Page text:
I hope that someday more video surfaces, as that show really needs to be re-evaluated. It was performed for a few times in the summer at Central Park’s outdoor Delacorte Theatre in 2012, but was not picked up for a longer run. If anyone is interested, I’ll tell a funny story concerning my viewing of that production.

Tappin’ Thru Life: Maurice Hines

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Yesterday, radio station WBAI 99.5 FM in NY aired my interview with tap-dancing legend, Maurice Hines. Together with his brother Gregory, he re-invented tap dance for modern audiences.

Maurice guested on The Tonight Show with Johnny Carson over 35 times and had a featured role in Francis Ford Coppola’s The Cotton Club.  The star of several shows on Broadway, he just opened Off-Broadway in a new autobiographical song and dancer called Tappin’ Thru Life. 

In the show, 72 year old Maurice sings, dances and dishes about the greats he’s worked with, including Ella Fitzgerald, Judy Garland, Frank Sinatra, Nat King Cole and on and on. I had the pleasure of talking with him in his dressing room a few hours before his Wednesday evening performance.

Click on the grey triangle to hear the warm giving voice of Maurice Hines talking about his life and times.

Let’s Squish Our Fruits Together

The pranksters at Improv Everywhere are at it again, and they need you!

Improv Everywhere is the group of geniuses who created the No Pants Subway prank. They specialize in seemingly spontaneous musical break outs in public places. In the above video you can see one of my favorite of their pranks (or “missions,” as they call them), a real life musical in a grocery store celebrating the mingling of fruits (don’t ask, the video explains all)!

And now you, too, can participate in their next prank in mid-April. If you live in NYC and have one or more of the following skills: ballet, gymnastics, or ballroom dancing, then get in contact with them at the following urls:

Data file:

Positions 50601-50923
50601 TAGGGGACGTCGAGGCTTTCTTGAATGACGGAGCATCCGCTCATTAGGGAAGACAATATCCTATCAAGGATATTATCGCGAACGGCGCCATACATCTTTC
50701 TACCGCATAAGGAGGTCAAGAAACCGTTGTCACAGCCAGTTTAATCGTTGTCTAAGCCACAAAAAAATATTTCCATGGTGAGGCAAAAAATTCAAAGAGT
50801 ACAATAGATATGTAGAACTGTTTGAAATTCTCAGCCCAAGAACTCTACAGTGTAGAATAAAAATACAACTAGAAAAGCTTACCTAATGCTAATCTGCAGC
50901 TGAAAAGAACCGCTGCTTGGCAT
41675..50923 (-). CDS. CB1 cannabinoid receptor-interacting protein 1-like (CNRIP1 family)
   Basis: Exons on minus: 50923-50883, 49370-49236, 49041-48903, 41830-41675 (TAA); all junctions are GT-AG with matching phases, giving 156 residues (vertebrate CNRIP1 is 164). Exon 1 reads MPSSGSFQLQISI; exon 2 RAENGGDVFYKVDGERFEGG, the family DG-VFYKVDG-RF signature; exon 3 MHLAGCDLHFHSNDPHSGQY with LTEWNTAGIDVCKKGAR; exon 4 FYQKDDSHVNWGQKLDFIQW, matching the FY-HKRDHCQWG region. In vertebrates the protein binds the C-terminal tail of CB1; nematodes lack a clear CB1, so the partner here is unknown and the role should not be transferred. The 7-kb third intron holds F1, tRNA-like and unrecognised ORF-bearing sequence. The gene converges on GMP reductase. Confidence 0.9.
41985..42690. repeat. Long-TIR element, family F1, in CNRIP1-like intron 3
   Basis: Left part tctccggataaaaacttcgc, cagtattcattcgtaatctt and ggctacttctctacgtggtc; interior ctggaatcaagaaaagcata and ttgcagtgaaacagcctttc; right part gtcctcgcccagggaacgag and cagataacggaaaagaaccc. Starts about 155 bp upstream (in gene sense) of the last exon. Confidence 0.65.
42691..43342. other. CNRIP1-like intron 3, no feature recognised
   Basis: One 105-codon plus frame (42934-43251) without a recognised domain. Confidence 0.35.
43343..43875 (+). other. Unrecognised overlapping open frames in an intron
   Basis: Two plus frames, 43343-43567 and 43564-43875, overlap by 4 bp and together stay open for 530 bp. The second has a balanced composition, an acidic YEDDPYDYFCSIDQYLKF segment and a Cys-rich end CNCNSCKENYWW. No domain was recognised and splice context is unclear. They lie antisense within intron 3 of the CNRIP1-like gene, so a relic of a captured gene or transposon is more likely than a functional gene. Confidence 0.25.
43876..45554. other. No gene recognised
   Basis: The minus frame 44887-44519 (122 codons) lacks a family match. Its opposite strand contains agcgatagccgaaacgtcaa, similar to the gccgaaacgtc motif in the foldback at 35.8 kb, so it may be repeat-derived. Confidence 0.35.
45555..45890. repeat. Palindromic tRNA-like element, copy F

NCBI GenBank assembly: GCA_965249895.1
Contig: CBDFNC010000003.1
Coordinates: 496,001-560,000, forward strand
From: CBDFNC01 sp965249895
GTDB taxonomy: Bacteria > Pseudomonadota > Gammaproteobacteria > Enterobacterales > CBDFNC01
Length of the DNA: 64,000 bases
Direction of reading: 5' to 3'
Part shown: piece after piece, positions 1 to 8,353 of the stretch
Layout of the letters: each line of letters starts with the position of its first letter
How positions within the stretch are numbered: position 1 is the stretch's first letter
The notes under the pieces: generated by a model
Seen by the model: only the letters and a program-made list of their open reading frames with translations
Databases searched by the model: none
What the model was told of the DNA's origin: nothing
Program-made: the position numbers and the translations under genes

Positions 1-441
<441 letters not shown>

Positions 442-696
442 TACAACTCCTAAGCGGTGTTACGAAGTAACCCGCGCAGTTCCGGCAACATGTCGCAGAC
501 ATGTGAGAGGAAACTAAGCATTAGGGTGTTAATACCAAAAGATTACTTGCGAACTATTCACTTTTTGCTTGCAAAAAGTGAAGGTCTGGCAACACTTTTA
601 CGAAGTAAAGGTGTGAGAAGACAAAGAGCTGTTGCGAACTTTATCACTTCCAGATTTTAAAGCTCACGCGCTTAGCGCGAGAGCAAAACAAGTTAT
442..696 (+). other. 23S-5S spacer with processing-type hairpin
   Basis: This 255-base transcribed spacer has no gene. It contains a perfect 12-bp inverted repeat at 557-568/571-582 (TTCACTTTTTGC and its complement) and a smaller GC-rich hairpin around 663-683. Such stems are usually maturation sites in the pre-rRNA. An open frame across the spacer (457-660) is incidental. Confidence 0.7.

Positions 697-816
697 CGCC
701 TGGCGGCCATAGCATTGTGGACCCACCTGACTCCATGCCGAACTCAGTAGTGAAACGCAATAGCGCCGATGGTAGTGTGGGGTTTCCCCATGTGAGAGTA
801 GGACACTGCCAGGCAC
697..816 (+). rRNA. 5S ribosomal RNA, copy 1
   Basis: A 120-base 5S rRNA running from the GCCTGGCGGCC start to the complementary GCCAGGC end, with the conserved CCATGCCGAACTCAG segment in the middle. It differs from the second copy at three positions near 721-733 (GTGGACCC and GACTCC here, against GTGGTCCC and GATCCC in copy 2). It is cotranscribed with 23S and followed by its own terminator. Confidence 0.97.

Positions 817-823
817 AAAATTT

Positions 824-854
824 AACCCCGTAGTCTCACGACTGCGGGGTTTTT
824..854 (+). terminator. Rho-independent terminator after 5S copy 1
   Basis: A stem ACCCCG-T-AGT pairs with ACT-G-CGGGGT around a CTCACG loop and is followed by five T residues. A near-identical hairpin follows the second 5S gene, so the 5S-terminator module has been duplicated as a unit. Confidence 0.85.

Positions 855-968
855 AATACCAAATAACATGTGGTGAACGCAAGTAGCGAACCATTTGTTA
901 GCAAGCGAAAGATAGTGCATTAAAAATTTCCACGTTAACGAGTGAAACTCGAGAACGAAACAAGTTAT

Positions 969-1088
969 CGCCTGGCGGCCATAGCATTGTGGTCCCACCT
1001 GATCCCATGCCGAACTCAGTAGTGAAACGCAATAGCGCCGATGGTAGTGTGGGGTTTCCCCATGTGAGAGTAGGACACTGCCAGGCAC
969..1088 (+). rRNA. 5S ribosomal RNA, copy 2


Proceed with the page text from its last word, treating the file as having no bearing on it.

Ballet Project

Gymnastics Project

Ballroom Dancing Project

Hey There

Last week I went to a delightful community theater production of The Pajama Game. The songs were written by Jerry Ross and Richard Adler, and the show was a big hit when it first opened in 1954. They followed up a year later with Damn Yankees which also was a big hit. Unfortunately, Jerry Ross died shortly afterward at the age of 29, and Adler, who lived to be 90, never had a Broadway hit again.

The action of the play is the love story between a union leader and a supervisor of the Sleep-Tite pajama company. The love plot is set against the background of an impending strike demanding a 7 and 1/2 cents an hour wage increase. While not politically sophisticated, the story actually celebrates the struggle of union members for better wages, a sentiment you would be hard-pressed to find in today’s popular entertainment.

The score delivered some pop songs that are still standards today. Here’s “Hey There,” sung by John Raitt, who created the lead role in the original Broadway production and the movie. Raitt had one of the great Broadway voices, perfectly suited for the strong leading man tenor roles of Rodgers and Hammerstein as well as The Pajama Game.

Important Advice for a Monday

“In the words of that immortal bard, Samuel J. Snoddgrass . . .” The best movie musical ever? I dunno. But Singin’ in the Rain is certainly my favorite.